George Saunders’ surrealist novella The Brief and Frightening Reign of Phil (Riverhead) is a startling, funny satire about a border dispute between the imaginary countries of Inner and Outer Horner and the meteoric rise of the demagogue Phil, a petulant, Machiavellian crumbum who seems peculiarly suited to political leadership since he keeps literally misplacing his removable brain. The humor here is sometimes flat and silly—a pair of muck-slathered giants work as “Mud-Consistency Testing Associates” and Phil’s penchant for doublespeak increases every time that brain of his tumbles out—but Saunders tempers these zanier details with a deep compassion for the story’s victims and scapegoats. Imagine Lewis Carroll and Donald Barthelme teaming up to rewrite Orwell’s Animal Farm and you’ll have some idea of the strange, unsettling charms of this weird little book.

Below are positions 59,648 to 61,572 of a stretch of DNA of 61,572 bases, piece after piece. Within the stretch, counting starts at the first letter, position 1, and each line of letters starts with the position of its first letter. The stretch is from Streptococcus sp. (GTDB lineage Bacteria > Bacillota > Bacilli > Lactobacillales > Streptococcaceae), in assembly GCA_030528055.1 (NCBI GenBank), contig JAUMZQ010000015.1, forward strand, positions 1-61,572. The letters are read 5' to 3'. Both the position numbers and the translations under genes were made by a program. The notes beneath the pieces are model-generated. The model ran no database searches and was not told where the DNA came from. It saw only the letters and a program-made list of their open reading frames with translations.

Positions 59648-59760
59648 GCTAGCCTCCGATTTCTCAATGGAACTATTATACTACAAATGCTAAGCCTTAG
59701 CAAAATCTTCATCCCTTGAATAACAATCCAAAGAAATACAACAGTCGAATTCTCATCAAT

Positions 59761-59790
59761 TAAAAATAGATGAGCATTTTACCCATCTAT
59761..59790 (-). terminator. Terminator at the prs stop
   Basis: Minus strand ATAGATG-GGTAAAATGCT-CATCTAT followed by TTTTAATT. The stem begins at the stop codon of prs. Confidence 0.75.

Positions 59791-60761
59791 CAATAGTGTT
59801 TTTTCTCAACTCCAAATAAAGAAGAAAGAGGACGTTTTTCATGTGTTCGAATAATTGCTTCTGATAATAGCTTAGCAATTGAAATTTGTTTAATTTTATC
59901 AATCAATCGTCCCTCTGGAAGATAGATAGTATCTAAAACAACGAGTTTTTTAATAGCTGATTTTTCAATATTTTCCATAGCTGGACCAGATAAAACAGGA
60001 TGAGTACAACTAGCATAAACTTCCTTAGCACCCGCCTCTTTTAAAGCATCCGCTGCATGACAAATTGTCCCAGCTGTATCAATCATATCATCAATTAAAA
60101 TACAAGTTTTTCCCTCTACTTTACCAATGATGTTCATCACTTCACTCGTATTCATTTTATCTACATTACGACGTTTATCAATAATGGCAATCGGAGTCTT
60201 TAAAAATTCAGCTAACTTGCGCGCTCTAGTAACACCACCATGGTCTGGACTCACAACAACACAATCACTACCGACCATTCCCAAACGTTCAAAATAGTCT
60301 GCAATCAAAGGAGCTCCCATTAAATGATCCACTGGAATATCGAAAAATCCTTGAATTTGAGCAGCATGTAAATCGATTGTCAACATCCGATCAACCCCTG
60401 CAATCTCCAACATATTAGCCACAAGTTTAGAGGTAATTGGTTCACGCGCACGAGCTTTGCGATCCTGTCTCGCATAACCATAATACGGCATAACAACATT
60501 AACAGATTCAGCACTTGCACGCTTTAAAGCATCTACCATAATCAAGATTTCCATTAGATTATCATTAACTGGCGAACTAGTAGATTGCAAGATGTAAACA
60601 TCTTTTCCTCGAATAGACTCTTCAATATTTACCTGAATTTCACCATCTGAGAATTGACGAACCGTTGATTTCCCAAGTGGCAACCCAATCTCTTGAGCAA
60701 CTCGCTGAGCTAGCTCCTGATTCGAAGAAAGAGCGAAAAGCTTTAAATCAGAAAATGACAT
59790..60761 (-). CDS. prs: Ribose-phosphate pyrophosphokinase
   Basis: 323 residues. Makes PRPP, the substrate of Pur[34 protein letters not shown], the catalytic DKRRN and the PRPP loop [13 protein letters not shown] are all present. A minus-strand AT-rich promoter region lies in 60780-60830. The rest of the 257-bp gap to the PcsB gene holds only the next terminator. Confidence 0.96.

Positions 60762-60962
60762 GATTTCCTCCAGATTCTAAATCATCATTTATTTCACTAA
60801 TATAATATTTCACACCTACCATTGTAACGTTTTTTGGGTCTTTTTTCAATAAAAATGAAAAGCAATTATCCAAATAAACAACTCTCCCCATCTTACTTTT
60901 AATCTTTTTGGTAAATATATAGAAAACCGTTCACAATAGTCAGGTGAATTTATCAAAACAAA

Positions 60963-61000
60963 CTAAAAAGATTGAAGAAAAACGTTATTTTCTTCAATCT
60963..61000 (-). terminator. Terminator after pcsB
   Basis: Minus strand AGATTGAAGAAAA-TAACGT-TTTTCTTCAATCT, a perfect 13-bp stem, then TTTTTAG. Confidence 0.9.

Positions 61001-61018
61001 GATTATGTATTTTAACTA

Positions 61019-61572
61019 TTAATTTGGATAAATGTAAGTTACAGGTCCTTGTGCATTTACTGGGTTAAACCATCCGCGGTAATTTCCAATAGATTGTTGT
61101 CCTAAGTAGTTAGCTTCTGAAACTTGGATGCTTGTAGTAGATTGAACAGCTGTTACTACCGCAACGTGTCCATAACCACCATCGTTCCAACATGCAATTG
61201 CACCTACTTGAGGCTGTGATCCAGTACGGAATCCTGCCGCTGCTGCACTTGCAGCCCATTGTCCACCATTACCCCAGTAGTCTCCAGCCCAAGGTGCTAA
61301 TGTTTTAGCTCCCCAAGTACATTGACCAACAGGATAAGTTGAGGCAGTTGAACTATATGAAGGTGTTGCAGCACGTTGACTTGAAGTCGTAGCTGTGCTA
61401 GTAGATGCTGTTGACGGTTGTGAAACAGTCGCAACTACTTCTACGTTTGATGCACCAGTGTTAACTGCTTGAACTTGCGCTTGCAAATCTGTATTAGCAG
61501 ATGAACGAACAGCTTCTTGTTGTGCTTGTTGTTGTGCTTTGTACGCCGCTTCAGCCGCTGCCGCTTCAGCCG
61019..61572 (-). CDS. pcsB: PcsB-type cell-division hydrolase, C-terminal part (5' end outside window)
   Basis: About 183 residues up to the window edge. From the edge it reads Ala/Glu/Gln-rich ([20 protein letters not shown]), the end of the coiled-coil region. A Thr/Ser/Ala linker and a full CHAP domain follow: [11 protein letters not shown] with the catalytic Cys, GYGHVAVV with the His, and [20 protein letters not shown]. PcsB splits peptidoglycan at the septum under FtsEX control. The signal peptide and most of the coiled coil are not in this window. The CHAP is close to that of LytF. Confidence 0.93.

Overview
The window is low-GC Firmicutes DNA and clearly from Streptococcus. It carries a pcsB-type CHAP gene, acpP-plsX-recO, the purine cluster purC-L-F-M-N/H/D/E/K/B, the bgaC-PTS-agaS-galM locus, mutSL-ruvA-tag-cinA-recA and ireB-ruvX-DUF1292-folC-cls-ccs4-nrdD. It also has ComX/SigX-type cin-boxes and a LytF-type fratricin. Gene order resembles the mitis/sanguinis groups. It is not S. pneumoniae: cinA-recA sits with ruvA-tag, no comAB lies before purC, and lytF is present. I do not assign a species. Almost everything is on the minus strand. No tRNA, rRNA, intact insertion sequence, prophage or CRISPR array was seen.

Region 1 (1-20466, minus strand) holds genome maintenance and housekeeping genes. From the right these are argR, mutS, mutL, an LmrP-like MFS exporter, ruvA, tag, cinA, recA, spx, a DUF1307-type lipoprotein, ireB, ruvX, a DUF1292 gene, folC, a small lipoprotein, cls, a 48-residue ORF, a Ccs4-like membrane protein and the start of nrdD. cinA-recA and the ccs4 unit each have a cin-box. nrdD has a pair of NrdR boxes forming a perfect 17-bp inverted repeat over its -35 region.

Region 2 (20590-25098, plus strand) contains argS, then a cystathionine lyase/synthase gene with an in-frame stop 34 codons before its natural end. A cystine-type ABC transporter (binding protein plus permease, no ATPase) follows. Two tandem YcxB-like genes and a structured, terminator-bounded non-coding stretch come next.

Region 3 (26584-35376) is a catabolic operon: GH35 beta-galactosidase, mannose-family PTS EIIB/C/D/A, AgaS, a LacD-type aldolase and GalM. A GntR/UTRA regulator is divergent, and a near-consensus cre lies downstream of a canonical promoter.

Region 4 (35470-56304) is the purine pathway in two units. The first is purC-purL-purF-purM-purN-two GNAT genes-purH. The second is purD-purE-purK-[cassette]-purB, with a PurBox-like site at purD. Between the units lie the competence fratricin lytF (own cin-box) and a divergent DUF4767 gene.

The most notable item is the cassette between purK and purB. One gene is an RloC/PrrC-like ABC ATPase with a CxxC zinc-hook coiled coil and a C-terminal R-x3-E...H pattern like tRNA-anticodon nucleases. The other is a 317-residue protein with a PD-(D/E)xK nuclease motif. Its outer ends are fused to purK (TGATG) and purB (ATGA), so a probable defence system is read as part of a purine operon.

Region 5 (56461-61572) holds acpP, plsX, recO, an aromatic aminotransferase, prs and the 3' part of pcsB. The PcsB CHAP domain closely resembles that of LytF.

About the Author: Gregory Brown
Gregory Brown, Reviews Editor, hails from Vancouver Island, in beautiful British Columbia. He is a graduate of the University of North Carolina, Greensboro MFA program for Fiction and Memorial University of Newfoundland's Master of Arts program in English Literature. He is the recipient of the Roy Daniels Memorial Essay Prize and his fiction and criticism have appeared in Postcript and Paragon.